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Clyde Wilson, Xuan Liu, Scott M. Lesch, and Donald L. Suarez

Over the last several years, there has been increasing interest in amending the soil using cover crops, especially in desert agriculture. One cover crop of interest in the desert Coachella Valley of California is cowpea [Vigna unguiculata (L.) Walp.]. Cowpea is particularly useful in that as an excellent cover crop, fixing abundant amounts of nitrogen which can reduce fertilizer costs. However, soil salinity problems are of increasing concern in the Coachella Valley of California where the Colorado River water is a major source of irrigation water. Unfortunately, little information is available on the response of cowpea growth to salt stress. Thus, we investigated the growth response of 12 major cowpea cultivars (`CB5', `CB27', `CB46', `IT89KD-288', `IT93K-503-1', `Iron Clay', `Speckled Purple Hall', `UCR 134', `UCR 671', `UCR 730', `8517', and `7964') to increasing salinity levels. The experiment was set up as a standard Split Plot design. Seven salinity levels ranging from 2.6 to 20.1 dS·m–1 were constructed, based on Colorado River water salt composition, to have NaCl, CaCl2 and MgSO4 as the salinization salts. The osmotic potential ranged from –0.075 to –0.82 MPa. Salt stress began 7 days after planting by adding the salts into irrigating nutrient solution and ended after 5 consecutive days. The plants were harvested during flowering period for biomass measurement (53 days after planting). Data analysis using SAS analysis of variance indicated that the salinity in the range between 2.6 and 20.1 dS·m–1 significantly reduced leaf area, leaf dry weight, stem dry weight and root dry weight (P ≤ 0.05). We applied the data to a salt-tolerance model, log(Y) = a1 + a2X + a3X2, where Y represents biomass, a1, a2 and a3 are empirical constants, and X represents salinity, and found that the model accounted for 99%, 97%, 96%, 99%, and 96% of salt effect for cowpea shoot, leaf area, leaf dry weight, stem dry weight and root dry weight, respectively. We also found significant differences (P ≤ 0.05) of each biomass parameter among the 12 cultivars and obtained different sets of the empirical constants to quantitatively describe the response of each biomass parameter to salinity for individual cowpea cultivars. Since a significant salt × cultivar interaction effect (P ≤ 0.05) was found on leaf area and leaf dry weight, we concluded that salt tolerance differences exist among the tested cultivars.

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Michael C. Shannon, Catherine M. Grieve, Scott M. Lesch, and John H. Draper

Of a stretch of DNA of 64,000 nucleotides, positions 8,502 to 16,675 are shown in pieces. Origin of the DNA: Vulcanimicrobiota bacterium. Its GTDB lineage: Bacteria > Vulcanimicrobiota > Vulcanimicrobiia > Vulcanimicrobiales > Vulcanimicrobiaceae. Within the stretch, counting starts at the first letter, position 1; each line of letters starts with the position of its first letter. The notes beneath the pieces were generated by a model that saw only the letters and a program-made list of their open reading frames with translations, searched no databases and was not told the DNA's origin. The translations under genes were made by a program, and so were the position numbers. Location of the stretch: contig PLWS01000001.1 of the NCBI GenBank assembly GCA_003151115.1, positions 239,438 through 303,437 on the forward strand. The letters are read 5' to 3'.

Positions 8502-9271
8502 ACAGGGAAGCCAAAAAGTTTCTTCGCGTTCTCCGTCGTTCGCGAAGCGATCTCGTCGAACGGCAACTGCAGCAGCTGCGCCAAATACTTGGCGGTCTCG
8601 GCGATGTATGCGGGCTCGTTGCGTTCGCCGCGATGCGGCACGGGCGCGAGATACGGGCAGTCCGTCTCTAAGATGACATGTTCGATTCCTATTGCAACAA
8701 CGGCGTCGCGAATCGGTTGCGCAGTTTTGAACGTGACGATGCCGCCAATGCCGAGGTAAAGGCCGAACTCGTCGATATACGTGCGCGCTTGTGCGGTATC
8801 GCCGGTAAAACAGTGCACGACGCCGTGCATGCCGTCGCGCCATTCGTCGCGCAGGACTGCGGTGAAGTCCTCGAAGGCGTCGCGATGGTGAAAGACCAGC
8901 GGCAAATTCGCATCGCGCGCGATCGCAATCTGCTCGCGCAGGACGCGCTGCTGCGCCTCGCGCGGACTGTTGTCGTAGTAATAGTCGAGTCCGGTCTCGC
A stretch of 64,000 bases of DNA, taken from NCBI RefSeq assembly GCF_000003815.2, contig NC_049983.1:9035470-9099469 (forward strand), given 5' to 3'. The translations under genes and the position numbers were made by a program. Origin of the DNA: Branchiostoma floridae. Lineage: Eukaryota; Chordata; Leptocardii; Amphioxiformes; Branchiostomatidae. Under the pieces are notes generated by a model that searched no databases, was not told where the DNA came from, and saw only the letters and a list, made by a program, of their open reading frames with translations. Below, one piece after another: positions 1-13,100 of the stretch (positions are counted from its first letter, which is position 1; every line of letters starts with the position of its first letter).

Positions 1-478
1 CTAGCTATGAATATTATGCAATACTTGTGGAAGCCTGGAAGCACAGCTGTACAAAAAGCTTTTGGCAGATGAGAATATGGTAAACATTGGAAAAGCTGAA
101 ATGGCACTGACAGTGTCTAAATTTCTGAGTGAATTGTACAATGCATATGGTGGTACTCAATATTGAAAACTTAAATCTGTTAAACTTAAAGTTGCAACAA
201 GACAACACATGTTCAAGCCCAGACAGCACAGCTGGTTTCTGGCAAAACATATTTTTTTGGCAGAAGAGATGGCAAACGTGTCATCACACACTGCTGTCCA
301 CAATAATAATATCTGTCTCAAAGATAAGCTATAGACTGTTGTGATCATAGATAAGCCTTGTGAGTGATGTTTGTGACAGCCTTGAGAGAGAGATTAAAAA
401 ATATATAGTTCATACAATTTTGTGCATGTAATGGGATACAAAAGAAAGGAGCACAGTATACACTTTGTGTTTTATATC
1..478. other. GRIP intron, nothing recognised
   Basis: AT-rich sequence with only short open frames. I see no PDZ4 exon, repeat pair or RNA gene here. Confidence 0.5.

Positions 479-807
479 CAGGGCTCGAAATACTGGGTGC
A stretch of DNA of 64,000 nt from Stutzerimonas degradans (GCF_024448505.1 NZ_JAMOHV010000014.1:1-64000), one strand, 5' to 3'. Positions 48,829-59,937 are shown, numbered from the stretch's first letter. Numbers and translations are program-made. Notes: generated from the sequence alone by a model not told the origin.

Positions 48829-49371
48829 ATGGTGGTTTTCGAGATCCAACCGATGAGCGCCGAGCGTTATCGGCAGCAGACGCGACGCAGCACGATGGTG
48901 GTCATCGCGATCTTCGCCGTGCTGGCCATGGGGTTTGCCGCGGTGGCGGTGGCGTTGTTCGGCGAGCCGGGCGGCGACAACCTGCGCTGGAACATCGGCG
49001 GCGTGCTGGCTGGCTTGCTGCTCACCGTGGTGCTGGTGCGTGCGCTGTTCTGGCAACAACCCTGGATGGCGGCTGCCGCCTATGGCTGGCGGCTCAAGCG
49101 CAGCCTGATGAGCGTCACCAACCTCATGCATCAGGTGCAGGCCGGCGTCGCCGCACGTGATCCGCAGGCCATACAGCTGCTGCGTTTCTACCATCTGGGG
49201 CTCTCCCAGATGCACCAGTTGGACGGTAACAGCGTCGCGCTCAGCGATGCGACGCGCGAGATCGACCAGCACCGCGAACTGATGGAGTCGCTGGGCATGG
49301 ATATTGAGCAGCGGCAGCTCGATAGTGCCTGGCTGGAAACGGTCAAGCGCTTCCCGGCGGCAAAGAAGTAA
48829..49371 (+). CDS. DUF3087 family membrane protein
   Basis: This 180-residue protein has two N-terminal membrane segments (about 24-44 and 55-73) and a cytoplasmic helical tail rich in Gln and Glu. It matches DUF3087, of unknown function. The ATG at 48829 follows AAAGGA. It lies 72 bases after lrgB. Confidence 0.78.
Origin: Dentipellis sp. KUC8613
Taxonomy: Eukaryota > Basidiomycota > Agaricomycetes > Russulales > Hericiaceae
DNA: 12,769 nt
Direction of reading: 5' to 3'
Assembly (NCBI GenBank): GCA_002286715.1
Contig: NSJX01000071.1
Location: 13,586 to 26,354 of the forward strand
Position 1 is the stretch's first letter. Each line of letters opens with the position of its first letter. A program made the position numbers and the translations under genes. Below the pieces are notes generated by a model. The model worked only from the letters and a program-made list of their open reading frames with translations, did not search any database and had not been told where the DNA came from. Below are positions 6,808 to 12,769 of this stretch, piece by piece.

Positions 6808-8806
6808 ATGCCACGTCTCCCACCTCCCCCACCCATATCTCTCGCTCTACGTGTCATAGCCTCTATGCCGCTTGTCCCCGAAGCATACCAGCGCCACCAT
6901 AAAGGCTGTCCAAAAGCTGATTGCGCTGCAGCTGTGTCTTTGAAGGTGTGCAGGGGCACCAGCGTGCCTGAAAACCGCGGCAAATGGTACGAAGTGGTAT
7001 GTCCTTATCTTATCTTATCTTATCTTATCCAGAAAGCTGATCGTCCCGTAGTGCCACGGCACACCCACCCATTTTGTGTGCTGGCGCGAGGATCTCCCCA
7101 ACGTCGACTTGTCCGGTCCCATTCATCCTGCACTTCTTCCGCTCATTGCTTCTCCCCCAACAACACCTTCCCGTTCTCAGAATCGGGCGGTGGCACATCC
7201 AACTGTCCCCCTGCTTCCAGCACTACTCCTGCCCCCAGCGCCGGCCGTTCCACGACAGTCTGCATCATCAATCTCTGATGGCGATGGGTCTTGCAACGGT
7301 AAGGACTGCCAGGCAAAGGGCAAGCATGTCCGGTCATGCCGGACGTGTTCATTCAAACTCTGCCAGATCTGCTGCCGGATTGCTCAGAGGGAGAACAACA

Saline agricultural drainage water may be used as a resource to grow high value horticultural crops and reduce the volume of drainage for eventual disposal. To explore reuse options the effects of salinity and timing of application were tested on selected leafy vegetables grown in 24 sand culture plots in Riverside, Calif. The leafy winter vegetables included `Ruby Red Chard' Swiss chard [Beta vulgaris L. var. flavescens (Lam.) Lam.], `Space' spinach (Spinacia oleracea L.), `Vitamin Green' salad greens [Brassica rapa L. (Narinosa Group)], `Red Giant' mustard greens [Brassica juncea L. (Czerniak)], pac choi [Brassica rapa L. (Chinensis Group)], `Winterbor' kale [Brassica oleracea L. (Acephala Group)], tatsoi [Brassica rapa L. (Narinosa Group)], `Salad King' curly endive (Cichorium endivia L.), and `Red Preco No. 1' radicchio (Cichorium intybus L.). All vegetables were planted at the same time and irrigated initially with tap water and nutrients. At 3 and 7 weeks after seeding (application times), six salinity treatments were initiated by adding salts to the irrigation water to represent the chemical compositions of drainage waters found typically in the San Joaquin Valley, Calif. The six salinity treatments had electrical conductivities of 3 (control), 7, 11, 15, 19, or 23 dS·m-1. A randomized complete block design was used with (6 salinities × 2 application times × 2 replications). Within each plot a 1.5-m row of each of the nine vegetables was grown as split plots. Salinity reduced fresh weight (FW) yields of all species. Salt stress applied at 3 weeks after seeding reduced FWs for seven of the nine vegetables compared to salination at 7 weeks. Analyses of salt tolerance curves, maximum yields, and the point of 50% yield reduction (C50) were conducted. Greens produced the highest biomass at 874 g/plant, but was the most affected by application time. Swiss chard and radicchio were not significantly affected by timing of salinity application, and Swiss chard was the most salt tolerant overall. Greens, kale, pac choi, and to a lesser extent, tatsoi, have potential as winter-grown, leafy vegetables in drainage water reuse systems.